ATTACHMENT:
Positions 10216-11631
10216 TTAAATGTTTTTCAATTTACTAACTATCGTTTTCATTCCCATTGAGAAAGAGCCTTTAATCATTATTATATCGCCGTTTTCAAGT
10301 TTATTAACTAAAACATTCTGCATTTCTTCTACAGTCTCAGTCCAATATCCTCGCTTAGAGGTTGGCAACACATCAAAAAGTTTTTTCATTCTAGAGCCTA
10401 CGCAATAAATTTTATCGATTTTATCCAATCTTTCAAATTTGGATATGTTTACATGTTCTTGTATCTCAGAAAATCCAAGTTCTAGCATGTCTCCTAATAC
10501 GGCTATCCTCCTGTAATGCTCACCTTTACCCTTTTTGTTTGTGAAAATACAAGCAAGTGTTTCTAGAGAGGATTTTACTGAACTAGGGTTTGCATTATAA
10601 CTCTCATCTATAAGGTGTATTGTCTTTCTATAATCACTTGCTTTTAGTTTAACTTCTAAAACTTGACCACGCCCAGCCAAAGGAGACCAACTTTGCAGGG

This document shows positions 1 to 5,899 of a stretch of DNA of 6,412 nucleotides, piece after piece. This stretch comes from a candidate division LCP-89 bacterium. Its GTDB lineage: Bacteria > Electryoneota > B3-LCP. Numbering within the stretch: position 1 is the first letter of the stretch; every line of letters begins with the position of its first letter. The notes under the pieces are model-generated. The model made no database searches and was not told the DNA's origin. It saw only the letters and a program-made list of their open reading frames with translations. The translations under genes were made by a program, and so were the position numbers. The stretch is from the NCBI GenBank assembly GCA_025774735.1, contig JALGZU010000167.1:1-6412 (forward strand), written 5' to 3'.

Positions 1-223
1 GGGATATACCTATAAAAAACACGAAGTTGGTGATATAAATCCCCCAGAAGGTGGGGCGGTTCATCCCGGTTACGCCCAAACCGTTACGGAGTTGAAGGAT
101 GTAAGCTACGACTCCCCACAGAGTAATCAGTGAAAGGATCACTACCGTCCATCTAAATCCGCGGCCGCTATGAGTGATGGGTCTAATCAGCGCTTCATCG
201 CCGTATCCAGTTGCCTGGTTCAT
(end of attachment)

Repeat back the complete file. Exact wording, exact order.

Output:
Positions 10216-11631
10216 TTAAATGTTTTTCAATTTACTAACTATCGTTTTCATTCCCATTGAGAAAGAGCCTTTAATCATTATTATATCGCCGTTTTCAAGT
10301 TTATTAACTAAAACATTCTGCATTTCTTCTACAGTCTCAGTCCAATATCCTCGCTTAGAGGTTGGCAACACATCAAAAAGTTTTTTCATTCTAGAGCCTA
10401 CGCAATAAATTTTATCGATTTTATCCAATCTTTCAAATTTGGATATGTTTACATGTTCTTGTATCTCAGAAAATCCAAGTTCTAGCATGTCTCCTAATAC
10501 GGCTATCCTCCTGTAATGCTCACCTTTACCCTTTTTGTTTGTGAAAATACAAGCAAGTGTTTCTAGAGAGGATTTTACTGAACTAGGGTTTGCATTATAA
10601 CTCTCATCTATAAGGTGTATTGTCTTTCTATAATCACTTGCTTTTAGTTTAACTTCTAAAACTTGACCACGCCCAGCCAAAGGAGACCAACTTTGCAGGG

This document shows positions 1 to 5,899 of a stretch of DNA of 6,412 nucleotides, piece after piece. This stretch comes from a candidate division LCP-89 bacterium. Its GTDB lineage: Bacteria > Electryoneota > B3-LCP. Numbering within the stretch: position 1 is the first letter of the stretch; every line of letters begins with the position of its first letter. The notes under the pieces are model-generated. The model made no database searches and was not told the DNA's origin. It saw only the letters and a program-made list of their open reading frames with translations. The translations under genes were made by a program, and so were the position numbers. The stretch is from the NCBI GenBank assembly GCA_025774735.1, contig JALGZU010000167.1:1-6412 (forward strand), written 5' to 3'.

Positions 1-223
1 GGGATATACCTATAAAAAACACGAAGTTGGTGATATAAATCCCCCAGAAGGTGGGGCGGTTCATCCCGGTTACGCCCAAACCGTTACGGAGTTGAAGGAT
101 GTAAGCTACGACTCCCCACAGAGTAATCAGTGAAAGGATCACTACCGTCCATCTAAATCCGCGGCCGCTATGAGTGATGGGTCTAATCAGCGCTTCATCG
201 CCGTATCCAGTTGCCTGGTTCAT